A Novel First Draft in 70 Days (10
This is an advanced workshop in actually writing your novel. No exercises, no lectures, no homework, nothing but writing, writing, writing until you have finished a full first draft of your novel. For most writers this is the hump. If you can get over this, the rest is relatively easy. It is the impetus generated by finishing a first draft that propels the average novelist through the subsequent drafts and revisions with far greater momentum and confidence than he had writing the first draft.
This course's only goal is to get you writing, keep you writing and help you get that first draft out of your head and onto paper in seventy days.
For those of you in need of a structured schedule, someone keeping you writing, milestones, due dates and someone you can turn to advise you, coach you and bug you or be there at the very moment you encounter a problem -- this is your course. It is strong in work, light in theory or technique except where it directly applies to problems, obstacles or needs specific to a scene or character unique to your novel.
You will not be uploading any of your manuscript for review or critique. Instead, the classroom will be the writer's lounge for help, guidance and advice. See it as a room full of writer's all working on a first draft with an instructor in the work moving from writer to writer to nudge, push, motivate you but also to help you. The online classroom will be where we check progress, raise questions, address problems encountered and share successes as well as seek support from the entire group when things are not going well.
See the course as a cross between a writer's retreat and Boot Camp. Like a writer's retreat the objective is to get writing done. Unlike a writer's retreat the instructor will set the pace for you and hold you to due dates for the completion of your novel's draft.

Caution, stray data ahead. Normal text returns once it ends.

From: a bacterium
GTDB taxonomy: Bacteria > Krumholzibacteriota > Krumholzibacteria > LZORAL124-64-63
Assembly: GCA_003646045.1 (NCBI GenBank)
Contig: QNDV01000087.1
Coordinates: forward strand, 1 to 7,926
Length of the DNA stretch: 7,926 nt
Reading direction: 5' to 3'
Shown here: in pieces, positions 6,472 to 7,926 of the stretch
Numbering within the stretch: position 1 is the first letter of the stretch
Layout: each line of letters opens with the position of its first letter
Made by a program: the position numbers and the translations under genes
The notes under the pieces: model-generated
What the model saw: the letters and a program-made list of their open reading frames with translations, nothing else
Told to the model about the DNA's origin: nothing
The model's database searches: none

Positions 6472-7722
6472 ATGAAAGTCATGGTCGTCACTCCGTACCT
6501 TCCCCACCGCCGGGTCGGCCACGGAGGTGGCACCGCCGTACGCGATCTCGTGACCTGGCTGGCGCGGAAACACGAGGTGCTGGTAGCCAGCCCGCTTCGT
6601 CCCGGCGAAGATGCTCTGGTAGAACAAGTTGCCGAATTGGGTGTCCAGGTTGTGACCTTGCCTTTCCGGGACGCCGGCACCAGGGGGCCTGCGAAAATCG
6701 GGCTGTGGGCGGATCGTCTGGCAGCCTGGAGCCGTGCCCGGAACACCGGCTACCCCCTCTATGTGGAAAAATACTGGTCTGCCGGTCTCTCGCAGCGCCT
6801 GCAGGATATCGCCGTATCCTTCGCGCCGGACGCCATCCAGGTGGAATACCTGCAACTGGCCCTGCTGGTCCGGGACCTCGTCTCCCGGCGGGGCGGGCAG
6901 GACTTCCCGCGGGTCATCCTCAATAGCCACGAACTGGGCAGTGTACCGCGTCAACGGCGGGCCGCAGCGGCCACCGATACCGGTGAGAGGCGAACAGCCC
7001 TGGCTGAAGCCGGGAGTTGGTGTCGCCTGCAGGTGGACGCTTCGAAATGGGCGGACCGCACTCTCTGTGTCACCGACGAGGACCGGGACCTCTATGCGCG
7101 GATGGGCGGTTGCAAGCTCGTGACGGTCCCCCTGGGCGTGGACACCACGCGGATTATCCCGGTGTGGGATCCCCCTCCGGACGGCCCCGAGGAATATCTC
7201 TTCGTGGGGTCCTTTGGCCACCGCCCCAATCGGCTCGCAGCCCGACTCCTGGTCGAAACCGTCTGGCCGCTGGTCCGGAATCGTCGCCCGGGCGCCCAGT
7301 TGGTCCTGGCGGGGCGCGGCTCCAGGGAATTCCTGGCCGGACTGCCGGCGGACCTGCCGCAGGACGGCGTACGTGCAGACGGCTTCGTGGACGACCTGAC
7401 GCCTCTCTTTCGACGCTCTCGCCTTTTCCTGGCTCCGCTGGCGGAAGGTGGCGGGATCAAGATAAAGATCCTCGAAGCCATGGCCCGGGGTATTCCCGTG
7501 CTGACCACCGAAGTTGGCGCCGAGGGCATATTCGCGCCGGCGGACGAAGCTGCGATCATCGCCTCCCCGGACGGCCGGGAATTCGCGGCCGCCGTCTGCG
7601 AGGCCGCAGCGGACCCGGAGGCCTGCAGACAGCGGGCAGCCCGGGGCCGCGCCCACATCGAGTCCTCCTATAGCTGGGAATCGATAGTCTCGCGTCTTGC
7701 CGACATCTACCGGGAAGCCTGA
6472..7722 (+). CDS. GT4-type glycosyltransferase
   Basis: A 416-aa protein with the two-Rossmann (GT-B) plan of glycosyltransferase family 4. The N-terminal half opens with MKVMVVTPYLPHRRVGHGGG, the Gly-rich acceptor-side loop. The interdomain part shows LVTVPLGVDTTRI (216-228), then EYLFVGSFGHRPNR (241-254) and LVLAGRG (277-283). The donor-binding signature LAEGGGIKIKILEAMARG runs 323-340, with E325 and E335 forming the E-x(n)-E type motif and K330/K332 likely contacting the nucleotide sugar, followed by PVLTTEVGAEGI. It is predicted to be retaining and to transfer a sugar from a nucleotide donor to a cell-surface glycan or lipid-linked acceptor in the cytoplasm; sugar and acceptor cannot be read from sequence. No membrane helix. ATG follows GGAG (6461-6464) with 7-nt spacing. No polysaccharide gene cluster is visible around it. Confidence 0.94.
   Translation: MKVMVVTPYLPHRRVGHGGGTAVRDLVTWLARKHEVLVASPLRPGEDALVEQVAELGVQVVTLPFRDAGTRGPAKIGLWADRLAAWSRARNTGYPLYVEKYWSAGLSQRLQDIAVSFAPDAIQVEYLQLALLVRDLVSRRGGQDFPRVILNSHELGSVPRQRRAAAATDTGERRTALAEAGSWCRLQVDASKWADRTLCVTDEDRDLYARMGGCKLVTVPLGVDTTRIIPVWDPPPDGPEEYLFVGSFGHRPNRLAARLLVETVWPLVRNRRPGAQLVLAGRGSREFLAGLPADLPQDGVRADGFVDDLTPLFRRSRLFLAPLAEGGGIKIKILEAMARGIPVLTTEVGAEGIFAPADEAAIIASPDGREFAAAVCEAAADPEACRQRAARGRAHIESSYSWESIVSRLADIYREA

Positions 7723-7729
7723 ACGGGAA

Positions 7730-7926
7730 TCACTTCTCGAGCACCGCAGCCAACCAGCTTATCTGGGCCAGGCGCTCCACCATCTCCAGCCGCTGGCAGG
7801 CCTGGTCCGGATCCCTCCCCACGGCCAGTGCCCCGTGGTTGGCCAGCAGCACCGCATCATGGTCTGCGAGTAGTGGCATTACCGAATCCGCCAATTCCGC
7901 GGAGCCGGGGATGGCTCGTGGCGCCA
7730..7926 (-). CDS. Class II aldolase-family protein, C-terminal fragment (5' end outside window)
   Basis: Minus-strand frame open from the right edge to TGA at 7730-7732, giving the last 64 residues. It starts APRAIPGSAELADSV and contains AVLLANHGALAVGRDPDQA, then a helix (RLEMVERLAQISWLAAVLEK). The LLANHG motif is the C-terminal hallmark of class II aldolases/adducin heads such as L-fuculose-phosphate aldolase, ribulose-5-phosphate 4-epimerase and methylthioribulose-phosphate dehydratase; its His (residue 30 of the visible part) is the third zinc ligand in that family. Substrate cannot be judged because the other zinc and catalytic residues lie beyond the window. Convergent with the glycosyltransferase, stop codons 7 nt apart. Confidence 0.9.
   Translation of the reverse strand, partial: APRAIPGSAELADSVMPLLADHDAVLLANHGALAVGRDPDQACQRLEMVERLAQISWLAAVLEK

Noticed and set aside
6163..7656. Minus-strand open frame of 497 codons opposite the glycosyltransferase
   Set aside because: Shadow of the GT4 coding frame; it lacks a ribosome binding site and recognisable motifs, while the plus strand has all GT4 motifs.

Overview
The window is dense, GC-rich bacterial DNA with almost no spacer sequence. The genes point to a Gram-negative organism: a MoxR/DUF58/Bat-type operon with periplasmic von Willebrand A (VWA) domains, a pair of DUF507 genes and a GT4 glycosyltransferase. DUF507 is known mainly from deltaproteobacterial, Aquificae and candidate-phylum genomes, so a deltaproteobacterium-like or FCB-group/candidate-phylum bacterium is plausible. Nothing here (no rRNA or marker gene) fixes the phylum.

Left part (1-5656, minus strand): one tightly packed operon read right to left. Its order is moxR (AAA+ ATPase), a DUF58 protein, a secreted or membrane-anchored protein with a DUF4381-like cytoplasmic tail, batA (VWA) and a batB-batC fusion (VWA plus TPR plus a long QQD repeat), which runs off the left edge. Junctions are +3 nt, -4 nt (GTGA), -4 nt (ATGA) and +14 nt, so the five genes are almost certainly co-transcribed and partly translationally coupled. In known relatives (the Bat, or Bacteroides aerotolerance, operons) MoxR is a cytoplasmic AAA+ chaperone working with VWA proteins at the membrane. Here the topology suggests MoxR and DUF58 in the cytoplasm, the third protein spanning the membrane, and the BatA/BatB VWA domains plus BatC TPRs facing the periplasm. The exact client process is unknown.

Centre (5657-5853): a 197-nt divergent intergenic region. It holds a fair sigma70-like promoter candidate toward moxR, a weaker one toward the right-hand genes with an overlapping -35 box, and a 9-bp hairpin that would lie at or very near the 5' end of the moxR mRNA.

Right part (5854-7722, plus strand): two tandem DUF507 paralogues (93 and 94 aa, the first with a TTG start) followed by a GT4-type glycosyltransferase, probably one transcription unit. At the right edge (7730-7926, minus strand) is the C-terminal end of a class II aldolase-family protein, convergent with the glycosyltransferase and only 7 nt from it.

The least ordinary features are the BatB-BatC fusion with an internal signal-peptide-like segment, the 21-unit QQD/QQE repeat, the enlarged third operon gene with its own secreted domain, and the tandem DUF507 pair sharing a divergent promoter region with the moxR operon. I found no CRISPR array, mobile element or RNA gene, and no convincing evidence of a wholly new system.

This course is ten weeks long. You can expect to be pushed very hard to write a lot and write fast. There will be no time allotted to revisions, editing, rewriting, backing up, restarting, waffling, second guessing, writer's block, days off or indecision. You will be expected to turn out seven pages (1500 words) of new manuscript every day, seven days a week for ten weeks. And you must be able to check in to the class site four times a week to submit progress reports and help one another keep on track and provide mutual moral support. This means you must be able to devote a minimum of four hours a day to your writing. If you can't commit to that, this is not your course.
Plotting and Outlining for the Novelist (6 weeks)
Almost no one who wants to write fiction has trouble writing. But too often that writing wanders, unguided, unfocused and doesn't give the writer confidence in what's getting to the page. Some writers might consider using an outline but many go screaming into the night in panic at the sound of the word "Outline." They defensively come up with excuses why they shouldn't outline. That's because they've never mastered outlining for novels and their memories of outlining from grade school are not pleasant ones.